The problem of sleep deprivation in adolescents is well documented. But what about sleep deprivation in younger students? Is a lack of sleep interfering with your students' learning? Education World recently talked with two experts about the effects of sleep deprivation on elementary school students. Included: Resources on the importance of sleep to share with students and parents.
"Studies looking at kids in kindergarten through third or fourth grade show that 85 percent [of kids in those grades] are not meeting their nightly sleep requirements," James B. Maas told Education World. Maas, a professor of psychology at Cornell University, is the author of two books about sleep, Power Sleep for adults and the recently published Remmy and the Brain Train: Traveling Through the Land of Good Sleep for children.
"Kids tell me that they fall asleep on the bus," Maas continued, "and teachers say that they have to send kids to the nurse's office to nap."
Dr. Carl Hunt, director of the National Center on Sleep Disorders Research (NCSDR), a component of the National Institutes of Health, agrees. "We know from talking with teachers that children are sleepy in the classroom and that this is a significant problem," he told Education World.
Both Hunt and Maas said that elementary school children require at least nine hours of sleep a night to be well rested, and some need even more. Activities such as after-school athletics, watching television, and using the computer often take away from sleep time, however.
Families in general are not going to bed as early as they need to, both experts add. Parents who are staying up too late to get everything done, often keep their children up too late as well.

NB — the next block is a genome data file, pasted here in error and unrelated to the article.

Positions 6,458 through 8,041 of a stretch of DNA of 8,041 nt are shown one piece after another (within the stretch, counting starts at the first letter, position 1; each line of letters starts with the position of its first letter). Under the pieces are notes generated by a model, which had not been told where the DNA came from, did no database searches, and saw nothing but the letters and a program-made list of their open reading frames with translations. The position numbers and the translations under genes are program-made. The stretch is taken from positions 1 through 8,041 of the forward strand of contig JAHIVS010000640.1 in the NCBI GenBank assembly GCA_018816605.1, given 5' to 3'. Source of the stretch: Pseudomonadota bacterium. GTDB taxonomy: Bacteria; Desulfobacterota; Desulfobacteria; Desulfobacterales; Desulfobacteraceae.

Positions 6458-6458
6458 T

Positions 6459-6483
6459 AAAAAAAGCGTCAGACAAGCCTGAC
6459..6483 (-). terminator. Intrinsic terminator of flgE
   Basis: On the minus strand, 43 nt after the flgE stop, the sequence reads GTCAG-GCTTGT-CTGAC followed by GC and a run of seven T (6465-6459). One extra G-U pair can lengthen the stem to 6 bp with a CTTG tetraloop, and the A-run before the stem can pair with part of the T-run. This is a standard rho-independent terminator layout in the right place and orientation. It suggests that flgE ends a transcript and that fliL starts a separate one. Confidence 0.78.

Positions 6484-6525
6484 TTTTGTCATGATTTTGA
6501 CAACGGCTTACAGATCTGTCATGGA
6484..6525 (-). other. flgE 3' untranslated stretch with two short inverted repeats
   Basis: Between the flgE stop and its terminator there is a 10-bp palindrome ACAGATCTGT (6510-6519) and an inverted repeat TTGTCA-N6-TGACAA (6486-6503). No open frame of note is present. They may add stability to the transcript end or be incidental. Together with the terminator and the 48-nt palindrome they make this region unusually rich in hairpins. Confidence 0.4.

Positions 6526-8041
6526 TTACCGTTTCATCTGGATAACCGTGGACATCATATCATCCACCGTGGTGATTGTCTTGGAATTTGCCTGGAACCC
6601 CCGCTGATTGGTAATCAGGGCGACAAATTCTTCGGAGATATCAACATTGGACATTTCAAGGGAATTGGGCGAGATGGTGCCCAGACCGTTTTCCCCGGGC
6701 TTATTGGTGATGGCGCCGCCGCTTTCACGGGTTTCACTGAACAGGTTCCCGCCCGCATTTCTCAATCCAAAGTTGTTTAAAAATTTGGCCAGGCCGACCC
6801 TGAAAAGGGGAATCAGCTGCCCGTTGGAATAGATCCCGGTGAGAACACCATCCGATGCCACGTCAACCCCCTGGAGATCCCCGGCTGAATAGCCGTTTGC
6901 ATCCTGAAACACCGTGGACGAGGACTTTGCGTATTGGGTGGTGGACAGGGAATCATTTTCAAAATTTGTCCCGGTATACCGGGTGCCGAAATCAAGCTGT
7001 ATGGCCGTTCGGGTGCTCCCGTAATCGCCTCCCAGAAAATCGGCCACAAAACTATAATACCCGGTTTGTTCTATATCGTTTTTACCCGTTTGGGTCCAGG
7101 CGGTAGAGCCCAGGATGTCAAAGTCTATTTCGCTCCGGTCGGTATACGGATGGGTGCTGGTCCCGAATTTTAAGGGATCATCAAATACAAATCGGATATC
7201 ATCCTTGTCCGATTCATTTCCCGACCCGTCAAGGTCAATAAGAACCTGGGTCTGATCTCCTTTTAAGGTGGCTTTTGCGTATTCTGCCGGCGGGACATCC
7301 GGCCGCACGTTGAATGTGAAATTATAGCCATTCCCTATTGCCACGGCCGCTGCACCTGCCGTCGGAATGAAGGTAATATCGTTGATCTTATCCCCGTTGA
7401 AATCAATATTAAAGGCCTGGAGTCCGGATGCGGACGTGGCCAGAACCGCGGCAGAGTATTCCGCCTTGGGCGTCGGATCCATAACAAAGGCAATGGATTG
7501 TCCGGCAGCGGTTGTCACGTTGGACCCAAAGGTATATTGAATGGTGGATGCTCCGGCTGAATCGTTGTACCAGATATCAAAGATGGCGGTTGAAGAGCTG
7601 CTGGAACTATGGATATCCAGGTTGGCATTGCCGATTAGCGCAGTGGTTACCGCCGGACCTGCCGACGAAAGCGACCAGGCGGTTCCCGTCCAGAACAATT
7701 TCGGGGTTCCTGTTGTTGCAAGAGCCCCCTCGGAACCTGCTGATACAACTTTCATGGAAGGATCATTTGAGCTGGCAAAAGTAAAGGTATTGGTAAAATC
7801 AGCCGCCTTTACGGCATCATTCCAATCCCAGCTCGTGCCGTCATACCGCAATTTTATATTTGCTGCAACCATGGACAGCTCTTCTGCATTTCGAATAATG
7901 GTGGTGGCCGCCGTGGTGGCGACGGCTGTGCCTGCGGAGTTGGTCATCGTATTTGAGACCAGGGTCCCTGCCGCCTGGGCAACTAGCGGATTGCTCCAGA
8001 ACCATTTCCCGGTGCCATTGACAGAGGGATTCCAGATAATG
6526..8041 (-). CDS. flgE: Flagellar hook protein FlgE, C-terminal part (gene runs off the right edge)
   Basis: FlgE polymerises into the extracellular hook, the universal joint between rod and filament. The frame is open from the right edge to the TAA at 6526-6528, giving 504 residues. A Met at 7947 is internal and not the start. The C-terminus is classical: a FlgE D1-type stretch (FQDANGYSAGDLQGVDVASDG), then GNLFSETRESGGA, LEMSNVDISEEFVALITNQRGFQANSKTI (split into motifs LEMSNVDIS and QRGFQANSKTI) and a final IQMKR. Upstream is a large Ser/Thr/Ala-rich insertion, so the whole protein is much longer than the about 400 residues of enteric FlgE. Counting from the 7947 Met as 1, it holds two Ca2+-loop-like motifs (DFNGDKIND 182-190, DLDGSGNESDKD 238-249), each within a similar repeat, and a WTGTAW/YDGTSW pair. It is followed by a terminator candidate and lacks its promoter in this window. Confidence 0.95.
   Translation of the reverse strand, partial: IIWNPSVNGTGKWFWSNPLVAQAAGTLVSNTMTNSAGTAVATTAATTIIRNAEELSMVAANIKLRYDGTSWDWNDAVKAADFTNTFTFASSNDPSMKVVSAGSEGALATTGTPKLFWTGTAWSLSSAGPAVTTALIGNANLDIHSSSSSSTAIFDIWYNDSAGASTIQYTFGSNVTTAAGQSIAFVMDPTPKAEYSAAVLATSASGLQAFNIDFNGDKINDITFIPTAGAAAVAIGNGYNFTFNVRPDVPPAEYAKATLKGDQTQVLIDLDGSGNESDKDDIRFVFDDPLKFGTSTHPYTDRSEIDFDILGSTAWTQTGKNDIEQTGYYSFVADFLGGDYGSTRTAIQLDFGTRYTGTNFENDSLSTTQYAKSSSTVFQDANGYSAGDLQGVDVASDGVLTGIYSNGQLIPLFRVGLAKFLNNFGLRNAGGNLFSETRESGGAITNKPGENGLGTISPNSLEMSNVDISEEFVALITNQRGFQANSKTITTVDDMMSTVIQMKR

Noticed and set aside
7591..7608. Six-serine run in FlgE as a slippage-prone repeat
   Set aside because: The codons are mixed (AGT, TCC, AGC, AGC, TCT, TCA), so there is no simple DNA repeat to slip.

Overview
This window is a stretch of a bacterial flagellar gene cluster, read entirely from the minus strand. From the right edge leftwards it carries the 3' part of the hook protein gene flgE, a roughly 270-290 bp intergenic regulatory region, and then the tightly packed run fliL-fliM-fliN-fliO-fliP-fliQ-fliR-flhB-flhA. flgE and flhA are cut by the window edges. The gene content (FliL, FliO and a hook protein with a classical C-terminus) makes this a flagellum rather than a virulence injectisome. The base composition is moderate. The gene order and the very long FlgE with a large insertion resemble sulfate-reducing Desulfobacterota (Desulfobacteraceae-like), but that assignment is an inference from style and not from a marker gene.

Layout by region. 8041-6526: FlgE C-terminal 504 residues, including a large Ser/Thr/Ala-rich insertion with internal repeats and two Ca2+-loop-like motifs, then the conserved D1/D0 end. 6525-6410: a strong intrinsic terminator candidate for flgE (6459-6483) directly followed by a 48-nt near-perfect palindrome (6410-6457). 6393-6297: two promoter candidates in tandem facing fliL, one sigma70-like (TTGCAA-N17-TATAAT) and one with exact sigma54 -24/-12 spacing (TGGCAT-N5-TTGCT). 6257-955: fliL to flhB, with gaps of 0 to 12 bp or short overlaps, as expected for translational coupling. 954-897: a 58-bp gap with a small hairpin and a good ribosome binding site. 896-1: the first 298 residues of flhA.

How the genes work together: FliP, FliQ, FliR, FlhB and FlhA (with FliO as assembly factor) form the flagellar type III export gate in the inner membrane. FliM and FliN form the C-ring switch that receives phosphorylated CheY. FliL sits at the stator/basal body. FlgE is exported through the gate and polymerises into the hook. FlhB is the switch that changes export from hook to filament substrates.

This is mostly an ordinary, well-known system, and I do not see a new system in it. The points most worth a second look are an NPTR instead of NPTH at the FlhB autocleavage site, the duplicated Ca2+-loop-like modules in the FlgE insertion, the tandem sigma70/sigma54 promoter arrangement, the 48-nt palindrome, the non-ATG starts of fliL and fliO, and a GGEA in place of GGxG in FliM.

Maas and Hunt both say that children react to inadequate sleep differently than adults do. Adults who do not get enough sleep generally yawn and feel sleepy all day. Like adults, sleep-deprived children are hard to rouse and exhibit sleepiness in the morning. Unlike adults, however, children generally become more active -- and less able to concentrate -- later in the day.
Because they become increasing more "wired" as the day progresses, sleep-deprived children often have trouble going to sleep at night. Parents may not realize that their children are not getting enough sleep.
Most people don't know much about sleep, according to Maas. "Forty-seven percent of the American population thinks the brain shuts down in sleep," he said. "But during sleep the brain is highly active, perhaps even more active than when we're awake."
Parents and children can learn what goes on in the brain during sleep by reading Remmy and the Brain Train together. Reading, the author points out, also is a good way to relax before going to bed.
Teachers can help children learn about the importance of sleep through the NCSDR's Sleep Well, Do Well Star Sleeper educational campaign, featuring cartoon character Garfield the cat. This program is aimed primarily at third graders, Hunt said, but will appeal to all young children.
"Parents, teachers, and children need to recognize that good sleep habits are just as important to overall health as diet and exercise," Hunt said, adding that a chronic lack of adequate sleep can exacerbate a tendency toward diabetes and being overweight, two growing health concerns in the United States. He also noted that sleep-deprived children are more accident prone than adequately rested children.
"Children develop habits when they're young," Maas said. "If they develop careless sleep habits as kids, they will retain them as adults. We have to learn to value sleep. Sleep is essential; it is not a luxury."
Article by Mary Daniels Brown
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